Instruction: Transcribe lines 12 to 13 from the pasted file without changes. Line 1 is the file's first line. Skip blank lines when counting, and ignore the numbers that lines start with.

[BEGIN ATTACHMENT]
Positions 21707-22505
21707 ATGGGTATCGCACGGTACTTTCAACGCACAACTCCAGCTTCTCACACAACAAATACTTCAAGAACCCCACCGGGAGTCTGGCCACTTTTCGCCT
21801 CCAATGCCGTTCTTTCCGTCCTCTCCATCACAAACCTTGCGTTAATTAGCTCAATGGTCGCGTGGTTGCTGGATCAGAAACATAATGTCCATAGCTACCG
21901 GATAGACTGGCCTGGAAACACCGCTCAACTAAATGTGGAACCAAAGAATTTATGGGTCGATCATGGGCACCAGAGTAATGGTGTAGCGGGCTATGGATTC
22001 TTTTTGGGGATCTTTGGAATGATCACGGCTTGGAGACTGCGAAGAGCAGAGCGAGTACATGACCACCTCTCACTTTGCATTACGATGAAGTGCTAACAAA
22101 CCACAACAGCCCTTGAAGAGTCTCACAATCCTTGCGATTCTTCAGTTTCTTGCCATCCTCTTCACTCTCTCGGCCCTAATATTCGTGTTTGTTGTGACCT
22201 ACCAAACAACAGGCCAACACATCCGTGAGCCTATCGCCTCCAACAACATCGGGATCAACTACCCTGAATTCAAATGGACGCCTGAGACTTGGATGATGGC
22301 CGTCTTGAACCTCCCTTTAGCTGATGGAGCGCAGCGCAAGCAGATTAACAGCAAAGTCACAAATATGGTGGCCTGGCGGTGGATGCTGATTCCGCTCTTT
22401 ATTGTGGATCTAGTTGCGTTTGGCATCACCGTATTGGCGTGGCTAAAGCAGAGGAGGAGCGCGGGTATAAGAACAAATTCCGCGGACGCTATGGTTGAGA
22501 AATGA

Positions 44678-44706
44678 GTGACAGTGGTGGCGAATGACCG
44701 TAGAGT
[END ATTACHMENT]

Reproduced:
44678 GTGACAGTGGTGGCGAATGACCG
44701 TAGAGT